The Montana Department of Environmental Quality will take public comment on possibly restarting mining at the Zortman Landusky site next week.
A small exploration project on private land near the former gold mining site has been outlined by property owner Luke Ployhar. It is not a permit that would restart large-scale mining operations, rather it would last just 10 days and remove rock to test for minerals. The open public meeting comment period will last through Jan. 11.
The DEQ staff has determined the overall exploration project will have little impact on the current environment.
However, environmental groups and the president of the Fort Belknap Indian Community are speaking out against the proposal.
The former gold mining site has been idle for more than 20 years after the mining company that owned it went bankrupt, leaving a toxic site that would take millions of dollars to clean.
Ployhar is proposing to excavate one trench, approximately 25 feet long by 10 feet wide by 25 feet deep, to extract a bulk sample of ore, approximately 125 tons, for metallurgic testing. After that, according to the DEQ overview, he would backfill with overburden and waste rock, when the rock is extracted. The trench would be backfilled and graded to match the existing topography.
The proposed permitting documents said that no blasting would be needed.
Ployhar’s project said the excavation will take place during the course of a 10-day process, lasting during the daylight hours, 8 a.m. to 6 p.m. The excavation site is located approximately two miles Northwest of Zortman.
“The severity, duration, geographic extent and frequency of the occurrence of the impacts associated with the proposed exploration would be limited,” said Whitney Bausch, environmental science specialist with the DEQ who wrote the environmental assessment.
Reclamation of any part of the site would have to be completed within two years.
“DEQ does not believe that the proposed exploration activities by (Ployhar) have any growth-inducing or growth-inhibiting aspects or conflicts with any local, state or federal laws, requirements or formal plans,” said Bausch.
The decision to open discussions about mining at a site may include discussion of acid mine drainage, which is water that has been polluted by the minerals exposed by the mining process. Pollution occurs when that water seeps from the site and flows into water sources.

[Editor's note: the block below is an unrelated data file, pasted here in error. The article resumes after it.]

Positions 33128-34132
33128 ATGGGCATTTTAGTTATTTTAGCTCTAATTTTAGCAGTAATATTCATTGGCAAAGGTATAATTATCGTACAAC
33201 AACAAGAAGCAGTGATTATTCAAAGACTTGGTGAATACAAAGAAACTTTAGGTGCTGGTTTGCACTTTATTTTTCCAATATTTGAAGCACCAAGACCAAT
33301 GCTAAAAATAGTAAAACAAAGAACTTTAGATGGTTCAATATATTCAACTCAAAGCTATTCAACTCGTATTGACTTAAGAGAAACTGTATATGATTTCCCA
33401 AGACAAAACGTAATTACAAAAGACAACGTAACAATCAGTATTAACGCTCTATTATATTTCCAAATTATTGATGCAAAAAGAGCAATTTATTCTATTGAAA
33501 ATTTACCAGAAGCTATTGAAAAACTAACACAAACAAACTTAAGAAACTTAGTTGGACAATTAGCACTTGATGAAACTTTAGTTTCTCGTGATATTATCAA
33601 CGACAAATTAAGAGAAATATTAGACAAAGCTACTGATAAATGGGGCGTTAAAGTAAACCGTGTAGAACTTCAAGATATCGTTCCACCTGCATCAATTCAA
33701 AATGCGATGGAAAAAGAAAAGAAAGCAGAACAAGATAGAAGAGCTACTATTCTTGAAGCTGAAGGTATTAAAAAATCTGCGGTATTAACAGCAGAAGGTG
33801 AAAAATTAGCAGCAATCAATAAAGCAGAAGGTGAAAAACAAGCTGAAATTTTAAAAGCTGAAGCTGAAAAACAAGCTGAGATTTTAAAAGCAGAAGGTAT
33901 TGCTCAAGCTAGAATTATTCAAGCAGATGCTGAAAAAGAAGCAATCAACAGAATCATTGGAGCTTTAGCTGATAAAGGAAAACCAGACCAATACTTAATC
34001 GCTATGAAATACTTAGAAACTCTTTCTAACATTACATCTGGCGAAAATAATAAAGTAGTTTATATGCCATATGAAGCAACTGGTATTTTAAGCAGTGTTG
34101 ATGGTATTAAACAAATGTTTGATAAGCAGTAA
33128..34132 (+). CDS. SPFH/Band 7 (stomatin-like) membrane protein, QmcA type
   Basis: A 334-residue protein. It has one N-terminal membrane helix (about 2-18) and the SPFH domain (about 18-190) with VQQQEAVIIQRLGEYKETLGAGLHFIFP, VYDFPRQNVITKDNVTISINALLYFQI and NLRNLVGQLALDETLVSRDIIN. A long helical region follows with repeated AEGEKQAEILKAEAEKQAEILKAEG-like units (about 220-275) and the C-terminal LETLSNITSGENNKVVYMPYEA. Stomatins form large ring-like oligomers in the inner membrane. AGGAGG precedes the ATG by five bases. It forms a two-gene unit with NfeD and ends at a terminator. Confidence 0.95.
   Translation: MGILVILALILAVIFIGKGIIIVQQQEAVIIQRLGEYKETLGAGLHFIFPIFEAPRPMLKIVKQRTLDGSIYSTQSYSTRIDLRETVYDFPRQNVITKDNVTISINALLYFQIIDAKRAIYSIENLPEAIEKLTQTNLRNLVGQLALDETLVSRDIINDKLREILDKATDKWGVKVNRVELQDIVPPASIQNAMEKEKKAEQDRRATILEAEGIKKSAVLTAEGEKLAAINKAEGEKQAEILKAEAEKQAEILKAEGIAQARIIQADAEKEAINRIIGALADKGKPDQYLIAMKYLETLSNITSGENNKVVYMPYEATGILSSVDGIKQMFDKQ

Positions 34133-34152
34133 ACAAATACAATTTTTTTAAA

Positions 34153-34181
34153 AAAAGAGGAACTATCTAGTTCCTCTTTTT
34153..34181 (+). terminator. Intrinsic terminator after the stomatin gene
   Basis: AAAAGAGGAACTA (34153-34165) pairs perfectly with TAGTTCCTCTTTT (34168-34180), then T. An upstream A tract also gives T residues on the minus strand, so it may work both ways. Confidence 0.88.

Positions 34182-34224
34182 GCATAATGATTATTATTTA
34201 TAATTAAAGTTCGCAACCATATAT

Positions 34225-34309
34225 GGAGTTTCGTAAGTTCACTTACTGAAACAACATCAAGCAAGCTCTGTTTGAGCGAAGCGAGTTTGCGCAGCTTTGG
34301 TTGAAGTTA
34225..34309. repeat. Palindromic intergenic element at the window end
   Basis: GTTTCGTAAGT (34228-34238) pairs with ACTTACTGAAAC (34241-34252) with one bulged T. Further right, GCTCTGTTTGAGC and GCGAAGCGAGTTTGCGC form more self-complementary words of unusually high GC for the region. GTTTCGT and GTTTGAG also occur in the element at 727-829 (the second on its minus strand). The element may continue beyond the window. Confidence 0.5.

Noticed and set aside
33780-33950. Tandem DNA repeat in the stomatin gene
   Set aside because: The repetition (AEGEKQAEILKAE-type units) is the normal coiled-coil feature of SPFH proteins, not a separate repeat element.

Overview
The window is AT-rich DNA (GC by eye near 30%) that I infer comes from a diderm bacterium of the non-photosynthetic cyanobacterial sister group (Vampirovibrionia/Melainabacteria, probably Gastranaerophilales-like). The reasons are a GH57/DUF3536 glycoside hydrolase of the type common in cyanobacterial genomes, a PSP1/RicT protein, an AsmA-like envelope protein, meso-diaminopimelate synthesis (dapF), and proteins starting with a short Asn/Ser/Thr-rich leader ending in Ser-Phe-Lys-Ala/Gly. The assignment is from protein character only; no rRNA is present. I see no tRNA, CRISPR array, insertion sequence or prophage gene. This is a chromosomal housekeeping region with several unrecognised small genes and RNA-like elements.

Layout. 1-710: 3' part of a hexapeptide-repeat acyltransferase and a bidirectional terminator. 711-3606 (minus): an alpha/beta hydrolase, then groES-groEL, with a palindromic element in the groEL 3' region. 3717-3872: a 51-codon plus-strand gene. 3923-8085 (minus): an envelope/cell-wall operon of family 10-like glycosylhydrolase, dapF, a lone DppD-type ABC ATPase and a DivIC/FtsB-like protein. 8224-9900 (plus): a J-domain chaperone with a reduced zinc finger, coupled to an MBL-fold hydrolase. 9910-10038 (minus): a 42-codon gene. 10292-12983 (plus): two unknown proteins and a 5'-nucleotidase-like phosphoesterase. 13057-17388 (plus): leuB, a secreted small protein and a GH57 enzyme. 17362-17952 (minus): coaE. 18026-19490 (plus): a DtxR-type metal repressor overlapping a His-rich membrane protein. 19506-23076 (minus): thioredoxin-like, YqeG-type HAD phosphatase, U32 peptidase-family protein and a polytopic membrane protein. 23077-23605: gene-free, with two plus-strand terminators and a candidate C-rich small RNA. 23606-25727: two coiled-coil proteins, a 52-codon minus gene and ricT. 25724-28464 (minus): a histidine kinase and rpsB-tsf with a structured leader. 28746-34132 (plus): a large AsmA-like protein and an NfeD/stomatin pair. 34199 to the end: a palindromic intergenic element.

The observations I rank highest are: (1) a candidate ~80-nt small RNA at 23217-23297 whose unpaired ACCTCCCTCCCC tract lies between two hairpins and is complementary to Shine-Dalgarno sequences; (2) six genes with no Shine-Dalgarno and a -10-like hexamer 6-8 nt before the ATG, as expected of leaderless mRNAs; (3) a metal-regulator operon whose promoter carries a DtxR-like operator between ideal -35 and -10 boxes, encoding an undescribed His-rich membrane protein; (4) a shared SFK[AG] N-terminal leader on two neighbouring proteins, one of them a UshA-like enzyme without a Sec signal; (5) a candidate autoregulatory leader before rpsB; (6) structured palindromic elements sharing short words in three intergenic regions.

The decision to possibly restart mining has rankled environmental advocates and the Fort Belknap Indian Community, which is located just several miles from the site. Previously, the Bureau of Land Management had placed a moratorium on any mining activity, but the federal government let paperwork lapse, allowing Ployhar to submit the paperwork.
“The Montana Department of Environmental Quality proposes to authorize an exploration project and not actual mining, but it is likely that a full-blown mining proposal will follow should testing of the ore body suggest there is a profit to be made from more mining in the Zortman and Landusky area,” said Fort Belknap President Jeffrey Striffarm. “Acid mine drainage has despoiled the land, water, and sacred sites of the Fort Belknap Indian Community. The Community Council’s desire to continue protecting our land and water against further devastation from mining development in our beautiful ancestral homelands in the Little Rocky Mountains is what led to the community’s decision to oppose the exploratory mining proposal.”
Attorney Derf Johnson with the Montana Environmental Information Center called the assessment inadequate and said that it makes assumptions that may be scientifically unsound, and also fails to consider whether an archaeological assessment is also needed.
“We are alarmed that the DEQ is continuing to ignore our concerns,” Johnson said. “This is is just shocking that they’re considering mining on this incredibly managed and sensitive area.”
For more than 20 years, the former Zortman Landusky site has been the location of extensive an extensive environmental cleanup that officials have previously said will last forever to curtail acid mine drainage, toxic water that seeps from the site and is a hazard to wildlife and humans.
Johnson said that the DEQ has determined that exposed minerals and rocks have been oxidized, lessening the chances of acid mine drainage. However, he said the department doesn’t have the science to back that claim.
“Have they done the science to prove that’s true? What potential risks are they assuring us of at a site that has been declared a mini-Superfund site?” Johnson said. “If that’s the assumption, they need to do a full assessment, which would include geochemical testing.”
He said the MEIC is advocating that the DEQ deny the permits because the risk of harming the land again, undoing the massive clean-up that has run into the tens of millions of dollars is too great, and there’s questions about any archaeological surveys, too.
“They’ve never said no to a large hard-rock mining permit,” Johnson said.
He believes the department has the authority and responsibility under the state’s constitution to deny the permit.
“There’s such a long torrid history at this site that the risks are just too great,” Johnson said.